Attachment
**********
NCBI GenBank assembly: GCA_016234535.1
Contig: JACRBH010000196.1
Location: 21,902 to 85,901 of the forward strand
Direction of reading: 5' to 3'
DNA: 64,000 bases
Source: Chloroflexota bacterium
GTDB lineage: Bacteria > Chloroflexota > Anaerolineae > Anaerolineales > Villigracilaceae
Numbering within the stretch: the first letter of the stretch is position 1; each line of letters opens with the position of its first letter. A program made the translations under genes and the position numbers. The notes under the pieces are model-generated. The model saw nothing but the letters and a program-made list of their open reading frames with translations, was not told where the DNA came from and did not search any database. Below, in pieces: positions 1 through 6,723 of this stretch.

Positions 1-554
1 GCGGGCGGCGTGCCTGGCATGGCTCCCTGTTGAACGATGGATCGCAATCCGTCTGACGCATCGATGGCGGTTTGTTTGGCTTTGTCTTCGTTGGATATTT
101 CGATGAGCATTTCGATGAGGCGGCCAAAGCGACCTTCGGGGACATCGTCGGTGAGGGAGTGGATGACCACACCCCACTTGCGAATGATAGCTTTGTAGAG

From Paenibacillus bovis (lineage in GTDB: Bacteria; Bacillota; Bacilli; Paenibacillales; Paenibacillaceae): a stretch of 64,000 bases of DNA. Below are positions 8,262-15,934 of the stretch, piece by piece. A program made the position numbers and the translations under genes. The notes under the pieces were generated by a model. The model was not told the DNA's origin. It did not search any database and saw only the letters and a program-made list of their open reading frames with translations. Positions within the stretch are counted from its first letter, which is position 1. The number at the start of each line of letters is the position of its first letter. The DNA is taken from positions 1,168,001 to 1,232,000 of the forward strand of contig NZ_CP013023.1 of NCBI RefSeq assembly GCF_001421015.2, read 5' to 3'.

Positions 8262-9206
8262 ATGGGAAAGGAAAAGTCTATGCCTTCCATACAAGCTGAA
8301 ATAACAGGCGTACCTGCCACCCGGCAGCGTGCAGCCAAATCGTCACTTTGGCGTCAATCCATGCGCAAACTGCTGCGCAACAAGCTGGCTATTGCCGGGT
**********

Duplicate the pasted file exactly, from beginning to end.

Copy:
NCBI GenBank assembly: GCA_016234535.1
Contig: JACRBH010000196.1
Location: 21,902 to 85,901 of the forward strand
Direction of reading: 5' to 3'
DNA: 64,000 bases
Source: Chloroflexota bacterium
GTDB lineage: Bacteria > Chloroflexota > Anaerolineae > Anaerolineales > Villigracilaceae
Numbering within the stretch: the first letter of the stretch is position 1; each line of letters opens with the position of its first letter. A program made the translations under genes and the position numbers. The notes under the pieces are model-generated. The model saw nothing but the letters and a program-made list of their open reading frames with translations, was not told where the DNA came from and did not search any database. Below, in pieces: positions 1 through 6,723 of this stretch.

Positions 1-554
1 GCGGGCGGCGTGCCTGGCATGGCTCCCTGTTGAACGATGGATCGCAATCCGTCTGACGCATCGATGGCGGTTTGTTTGGCTTTGTCTTCGTTGGATATTT
101 CGATGAGCATTTCGATGAGGCGGCCAAAGCGACCTTCGGGGACATCGTCGGTGAGGGAGTGGATGACCACACCCCACTTGCGAATGATAGCTTTGTAGAG

From Paenibacillus bovis (lineage in GTDB: Bacteria; Bacillota; Bacilli; Paenibacillales; Paenibacillaceae): a stretch of 64,000 bases of DNA. Below are positions 8,262-15,934 of the stretch, piece by piece. A program made the position numbers and the translations under genes. The notes under the pieces were generated by a model. The model was not told the DNA's origin. It did not search any database and saw only the letters and a program-made list of their open reading frames with translations. Positions within the stretch are counted from its first letter, which is position 1. The number at the start of each line of letters is the position of its first letter. The DNA is taken from positions 1,168,001 to 1,232,000 of the forward strand of contig NZ_CP013023.1 of NCBI RefSeq assembly GCF_001421015.2, read 5' to 3'.

Positions 8262-9206
8262 ATGGGAAAGGAAAAGTCTATGCCTTCCATACAAGCTGAA
8301 ATAACAGGCGTACCTGCCACCCGGCAGCGTGCAGCCAAATCGTCACTTTGGCGTCAATCCATGCGCAAACTGCTGCGCAACAAGCTGGCTATTGCCGGGT